The repercussions are felt globally. It is argued by realists that China is the biggest beneficiary of the conflict on the European continent as the U.S.-led alliance spends more of its resources and time on Europe and less on the Indo-Pacific. Also, it is argued that Russia acts as a buffer for China in its potential competition with the U.S.-led alliance. The view is that Beijing now is needed in the role of a peacemaker in Europe or at least as a neutral player. While all other great powers are bogged down in the war raging in Europe, China is quietly increasing its influence not only in its immediate neighborhood but globally.
Besides geopolitical fallout, the escalation into nuclear conflict is very real and it would be foolish to overlook its danger, something the proponents of the realist view caution constantly.
The liberal world
For those on the other side of the spectrum, defined as “liberals,” the multilateral institutions of the last three decades produced the greatest prosperity for humanity. Never has such a big portion of the world been elevated from poverty and the daily miseries of hunger, disease and social deprivation. The principles of a market economy, with some shades of industrial policy and government intervention, prevailed globally, with some exceptions. Even Russia and China, politically at odds with the U.S., conduct their economic policy broadly on market principles, most economists would argue.
Not only economic prosperity, but the most empowering ideals of human enlightenment are propelling this worldview. Humans are born free, and their rights are inherent, and the state’s only job is to protect them.
While democracy should not be imposed from outside by forceful measures, its superiority is unquestionable although government could be more efficient. The necessity of independence of the judiciary, freedom of expression and political competitiveness is not something that is questioned even by those who shy away from it in practice.
International relations have been served well by these principles and the institutions that promote them, such as the United Nations, World Bank, World Trade Organization and the International Monetary Fund. These institutions also need to be more efficient but should not be relegated to irrelevance. The Covid-19 pandemic has shown that the world would be a much more dangerous and fragile place without the coordination and knowledge-sharing by global institutions, liberals would argue.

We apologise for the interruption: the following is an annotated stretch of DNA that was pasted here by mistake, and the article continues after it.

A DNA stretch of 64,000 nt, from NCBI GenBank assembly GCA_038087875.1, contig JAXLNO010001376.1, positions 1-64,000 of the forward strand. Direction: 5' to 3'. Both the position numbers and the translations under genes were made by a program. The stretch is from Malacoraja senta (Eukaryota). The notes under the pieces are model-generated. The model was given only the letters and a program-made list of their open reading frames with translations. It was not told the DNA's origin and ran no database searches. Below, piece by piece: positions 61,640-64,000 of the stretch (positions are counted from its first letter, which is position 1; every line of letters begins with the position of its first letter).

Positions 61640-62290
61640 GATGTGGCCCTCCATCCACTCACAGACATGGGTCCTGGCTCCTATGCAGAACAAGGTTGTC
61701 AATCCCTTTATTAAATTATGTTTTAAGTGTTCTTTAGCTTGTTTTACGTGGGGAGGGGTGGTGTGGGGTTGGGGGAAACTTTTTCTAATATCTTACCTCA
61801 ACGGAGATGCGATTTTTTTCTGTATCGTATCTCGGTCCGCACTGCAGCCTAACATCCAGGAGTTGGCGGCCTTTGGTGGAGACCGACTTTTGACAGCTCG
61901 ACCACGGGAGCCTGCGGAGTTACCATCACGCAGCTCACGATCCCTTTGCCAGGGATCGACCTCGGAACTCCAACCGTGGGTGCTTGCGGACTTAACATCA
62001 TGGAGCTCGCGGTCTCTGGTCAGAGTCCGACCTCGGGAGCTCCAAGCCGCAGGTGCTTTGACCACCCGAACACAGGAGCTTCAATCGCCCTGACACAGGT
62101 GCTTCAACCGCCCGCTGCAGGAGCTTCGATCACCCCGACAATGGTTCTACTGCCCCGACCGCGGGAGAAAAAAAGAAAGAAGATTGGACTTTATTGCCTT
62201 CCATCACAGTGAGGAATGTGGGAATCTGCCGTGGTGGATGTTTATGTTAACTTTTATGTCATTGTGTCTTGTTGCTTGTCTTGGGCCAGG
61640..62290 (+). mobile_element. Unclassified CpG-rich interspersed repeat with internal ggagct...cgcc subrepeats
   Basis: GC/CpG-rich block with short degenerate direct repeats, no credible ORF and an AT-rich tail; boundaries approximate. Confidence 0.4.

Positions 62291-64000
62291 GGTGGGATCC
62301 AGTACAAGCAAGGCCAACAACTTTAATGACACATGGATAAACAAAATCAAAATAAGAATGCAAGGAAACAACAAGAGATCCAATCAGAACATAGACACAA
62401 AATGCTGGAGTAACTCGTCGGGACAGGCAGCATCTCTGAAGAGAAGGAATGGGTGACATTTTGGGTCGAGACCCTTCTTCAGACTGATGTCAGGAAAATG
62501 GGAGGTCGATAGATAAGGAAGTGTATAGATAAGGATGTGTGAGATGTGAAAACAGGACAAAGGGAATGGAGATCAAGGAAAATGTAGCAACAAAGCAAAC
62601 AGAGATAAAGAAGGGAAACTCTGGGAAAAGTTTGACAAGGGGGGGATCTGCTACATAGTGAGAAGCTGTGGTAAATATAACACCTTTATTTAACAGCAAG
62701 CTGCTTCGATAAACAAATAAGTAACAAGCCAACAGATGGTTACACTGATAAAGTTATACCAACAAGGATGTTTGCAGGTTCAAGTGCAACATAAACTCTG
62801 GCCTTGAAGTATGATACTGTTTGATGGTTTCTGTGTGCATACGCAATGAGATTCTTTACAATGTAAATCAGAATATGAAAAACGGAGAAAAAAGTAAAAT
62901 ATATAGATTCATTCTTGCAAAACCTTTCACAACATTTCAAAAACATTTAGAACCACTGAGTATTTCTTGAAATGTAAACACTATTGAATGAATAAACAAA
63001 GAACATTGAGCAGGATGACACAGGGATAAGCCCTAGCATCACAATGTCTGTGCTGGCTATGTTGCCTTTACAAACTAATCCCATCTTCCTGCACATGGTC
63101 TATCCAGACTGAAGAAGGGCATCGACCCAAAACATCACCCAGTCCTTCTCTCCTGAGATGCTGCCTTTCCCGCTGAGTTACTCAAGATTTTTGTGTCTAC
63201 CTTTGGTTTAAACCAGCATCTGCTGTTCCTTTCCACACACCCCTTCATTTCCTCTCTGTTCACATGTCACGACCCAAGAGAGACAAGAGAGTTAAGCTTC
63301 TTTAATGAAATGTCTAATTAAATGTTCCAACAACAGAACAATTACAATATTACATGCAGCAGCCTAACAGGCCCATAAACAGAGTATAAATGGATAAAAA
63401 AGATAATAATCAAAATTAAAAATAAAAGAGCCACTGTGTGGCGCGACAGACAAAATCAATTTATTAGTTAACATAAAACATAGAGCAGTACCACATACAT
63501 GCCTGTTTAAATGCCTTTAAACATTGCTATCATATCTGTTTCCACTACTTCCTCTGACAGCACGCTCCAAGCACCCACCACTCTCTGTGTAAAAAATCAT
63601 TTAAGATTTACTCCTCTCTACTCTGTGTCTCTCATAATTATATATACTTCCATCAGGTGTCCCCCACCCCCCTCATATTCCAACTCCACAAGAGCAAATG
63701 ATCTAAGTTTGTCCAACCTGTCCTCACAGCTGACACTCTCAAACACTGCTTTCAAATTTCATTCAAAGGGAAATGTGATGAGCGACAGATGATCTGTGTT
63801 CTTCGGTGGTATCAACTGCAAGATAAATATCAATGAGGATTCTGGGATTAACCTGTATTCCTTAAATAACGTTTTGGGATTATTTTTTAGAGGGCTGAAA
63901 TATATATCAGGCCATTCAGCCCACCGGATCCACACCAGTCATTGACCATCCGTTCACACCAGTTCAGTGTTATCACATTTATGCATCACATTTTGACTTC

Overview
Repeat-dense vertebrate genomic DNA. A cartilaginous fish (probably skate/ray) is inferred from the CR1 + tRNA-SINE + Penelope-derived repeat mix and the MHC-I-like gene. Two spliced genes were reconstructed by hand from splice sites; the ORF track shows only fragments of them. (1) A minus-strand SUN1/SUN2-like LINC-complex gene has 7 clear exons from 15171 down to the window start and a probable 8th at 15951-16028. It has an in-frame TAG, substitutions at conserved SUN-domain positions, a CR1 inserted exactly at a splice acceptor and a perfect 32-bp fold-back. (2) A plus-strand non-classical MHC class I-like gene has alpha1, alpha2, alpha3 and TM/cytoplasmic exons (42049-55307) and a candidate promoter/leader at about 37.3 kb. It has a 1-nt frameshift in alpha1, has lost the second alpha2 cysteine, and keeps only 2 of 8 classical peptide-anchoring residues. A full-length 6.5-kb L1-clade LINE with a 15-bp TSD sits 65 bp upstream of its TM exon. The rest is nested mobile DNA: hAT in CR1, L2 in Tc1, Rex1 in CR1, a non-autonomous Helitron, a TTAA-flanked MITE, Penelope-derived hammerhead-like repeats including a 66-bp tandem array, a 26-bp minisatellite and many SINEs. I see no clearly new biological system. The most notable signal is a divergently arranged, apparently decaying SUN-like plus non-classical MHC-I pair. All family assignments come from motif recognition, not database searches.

New players will emerge on a global scale that are as influential as states.
The superiority of liberalism based on democracy, human rights and economic freedom is so dominant that even violent radicals and autocrats shape their discourse in terms of “freedoms” and “rights.” In this view, the current geopolitical divide is depicted mainly in terms of “democracy vs. totalitarian rule” and “freedom vs. oppression.”
For most of the last 30 years, the dominant view or hope among liberals was that the democratic path of development will prevail. South Korea, Taiwan and Indonesia are among shining examples of developing democracies.
The majority position has shifted visibly during the last decade. It is argued that those associated with nationalism, imperialism, totalitarianism and gangster-style kleptocracy oppose liberalism and want to destroy it. The goal of kleptocrats and autocrats in opposing this is to maintain domestic power and wipe out opposition in the name of sovereignty. Thus, no amount of “buffer” zones or any other form of balancing will stop their aggression because these rulers need a foreign enemy for domestic reasons to keep an iron grip on the population.
For proponents of the liberal worldview, appeasement that comes at the expense of the freedom of others is morally impossible. Those endangering, infringing and attacking the current global order can be contained until they collapse internally or are ultimately defeated if a conflict comes. The belief is that there can be no peaceful coexistence with those who want to destroy and dominate the free and democratic world.
This divide is much deeper than the geopolitical standoff in the realist world. The end game is not balancing, but the prevalence of one ideology over the other.
Leaders from a more hopeful era